Emergency: This Book Will Save Your Life - Neil Strauss (2009)
Part IV. SURVIVE
Though it was nice to have the father of survivalism as a friend, it wasn’t getting me any closer to learning how to save myself in an emergency. Even his books, when they arrived, were just compendiums of information, invaluable for reference but useless for beginners like myself.
Most survivalists had an advantage over me. Maybe they were born on a farm and knew about crops and livestock. Perhaps their fathers had taken them camping or hunting or fishing. Maybe they’d even had experience at an early age with woodworking, engine repair, or electrical wiring.
But I was raised in urban apartments. Up on the forty-second floor of our seventy-two-story building, we not only had no backyard and no pets, but no fresh air: we were so high up that our windows wouldn’t open more than a crack. Repairing things meant calling building maintenance. And dining at home meant that Dad picked up takeout food on the way back from work.
The only useful survival skill I had, thanks to researching a form of persuasion known as neuro-linguistic programming for The Game, was the ability to try to talk people with practical knowledge into helping me out. And now I also had a stack of books from Saxon filled with cool plans and diagrams, but no skills or tools to actually use them.
I asked Katie one morning whether she’d learned any survival skills while growing up. “I don’t know how to make food,” she began. “I can’t sew. I can’t drive. I can probably talk someone out of killing me. That’s the only thing I can do, baby.”
Between the two of us, then, conversation was our only survival skill. Perhaps we were a perfect match.
I grabbed a piece of paper and wrote “Survival To-Do List” across the top. Then, since Saxon hadn’t been much help getting started, I tracked down Bruce Clayton—or Shihan Clayton, as his website said he was now known since achieving his sixth-degree black belt in Shotokan karate.
Oddly, like Saxon, Shihan Clayton started the phone call by telling me there was nothing to be afraid of. Perhaps it was a reflex from years of being pilloried in the media. “I’m not particularly frightened by the terrorist thing,” said the author of Life after Terrorism. “They’re an out-of-control street gang with grandiose ideas. There are bigger and tougher organizations cruising the streets of Los Angeles.”
When he realized I wasn’t calling to challenge him but to learn from him, Clayton began to open up. “There are a number of directions problems can come from,” he said, finally. “One is, what nasty surprises can al Qaeda come up with in the United States? The second direction is that Iran will get nuclear bombs, though they’ll be sorely divided on whether to drop the first one on Tel Aviv or Paris. The third danger is that China and Korea are getting better at building bombs. They can reach the West Coast now, and soon they’ll be able to reach all of the United States. So we’re looking at another Cold War there. And with rising gasoline prices and ethanol affecting the price of corn, we may be looking at an economically difficult time in the United States.”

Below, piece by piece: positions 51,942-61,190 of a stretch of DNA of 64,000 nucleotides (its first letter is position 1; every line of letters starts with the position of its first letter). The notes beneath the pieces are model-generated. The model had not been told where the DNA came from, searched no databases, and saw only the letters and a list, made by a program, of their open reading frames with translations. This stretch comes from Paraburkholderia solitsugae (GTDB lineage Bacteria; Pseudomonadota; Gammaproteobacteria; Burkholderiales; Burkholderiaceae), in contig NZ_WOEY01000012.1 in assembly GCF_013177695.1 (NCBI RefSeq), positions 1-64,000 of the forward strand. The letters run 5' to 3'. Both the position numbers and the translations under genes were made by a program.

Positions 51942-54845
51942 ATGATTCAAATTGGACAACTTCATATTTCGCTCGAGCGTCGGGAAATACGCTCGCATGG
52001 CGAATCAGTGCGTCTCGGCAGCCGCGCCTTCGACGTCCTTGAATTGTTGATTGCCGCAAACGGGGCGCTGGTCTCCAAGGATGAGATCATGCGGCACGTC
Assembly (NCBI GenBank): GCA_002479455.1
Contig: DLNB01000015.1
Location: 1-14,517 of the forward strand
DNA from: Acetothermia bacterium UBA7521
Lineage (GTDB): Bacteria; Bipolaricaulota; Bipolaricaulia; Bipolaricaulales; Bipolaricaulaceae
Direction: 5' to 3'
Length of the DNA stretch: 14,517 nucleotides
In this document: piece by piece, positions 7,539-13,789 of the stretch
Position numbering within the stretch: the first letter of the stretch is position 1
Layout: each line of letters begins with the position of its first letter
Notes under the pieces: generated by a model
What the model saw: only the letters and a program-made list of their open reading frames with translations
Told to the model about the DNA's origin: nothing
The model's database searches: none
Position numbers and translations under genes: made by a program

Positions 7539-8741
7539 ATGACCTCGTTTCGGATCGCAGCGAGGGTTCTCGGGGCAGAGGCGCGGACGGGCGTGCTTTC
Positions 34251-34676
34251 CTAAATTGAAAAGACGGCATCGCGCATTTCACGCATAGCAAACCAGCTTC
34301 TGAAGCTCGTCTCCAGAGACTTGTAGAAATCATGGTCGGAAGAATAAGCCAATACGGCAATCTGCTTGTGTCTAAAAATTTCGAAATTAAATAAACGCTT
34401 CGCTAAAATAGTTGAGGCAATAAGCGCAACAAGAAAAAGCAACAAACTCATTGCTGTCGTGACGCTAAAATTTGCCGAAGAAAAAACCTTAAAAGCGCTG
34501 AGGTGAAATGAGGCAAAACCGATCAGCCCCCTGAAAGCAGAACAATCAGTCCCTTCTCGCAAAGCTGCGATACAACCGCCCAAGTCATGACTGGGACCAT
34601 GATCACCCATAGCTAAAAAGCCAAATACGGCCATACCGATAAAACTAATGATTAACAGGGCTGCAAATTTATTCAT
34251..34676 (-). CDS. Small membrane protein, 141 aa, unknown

The fears of Americans change over time. In late 1999, we feared the collapse of our computer system. Then it was terrorist attacks. Then it was our own government. Then it was global warming. Today it’s economic collapse. Fear, it seems, is like fashion: it changes every season. And even though threats like terrorism persist to this day, we eventually grow bored of worrying about them and turn to something new. Ultimately, though, every fear has the same root: anxiety about things we take for granted going away.
“The truth is,” Clayton continued, “in terms of riots or terrorist incidents, the threat zone is going to be pretty limited. You can walk out of a threat zone, typically. So all you need for the basics are nice shoes and an urban survival kit.”
“What’s an urban survival kit?”
“Three things: a cell phone, an ATM card, and a pistol.”
“I have two out of three. But I’ve never fired a pistol in my life.”
I’d only had firearms in my house once. When I wrote a book with Dave Navarro, documenting the rock guitarist’s addiction to heroin and cocaine, I’d removed a handgun and a shotgun from his house because I was worried he’d kill himself. But I had trouble sleeping at night knowing such dangerous weapons were sitting in my closet. Any thief who broke in would know how to use them better than I did. So rather than return them to Navarro—and be responsible if anything happened to him—I gave them away to a friend named, appropriately, Justin Gunn.
“The first requirement in using a gun correctly is not shooting yourself with it,” Clayton was telling me. “It’s a martial art, and you have to take it seriously. It’s not like learning to change a tire. I went out to the Gunsite ranch in Arizona. In a week, they can teach you to be damn dangerous with a gun.” He paused and reconsidered. “Actually, the guy who buys the gun and puts it in his pocket, he’s dangerous. Gunsite graduates aren’t dangerous—they’re deadly.”
And so I added the first item to my survival to-do list: learn to shoot.
I heard the voice of Spencer Booth gloating in my head as I wrote those three words down. I had crossed over to the other side.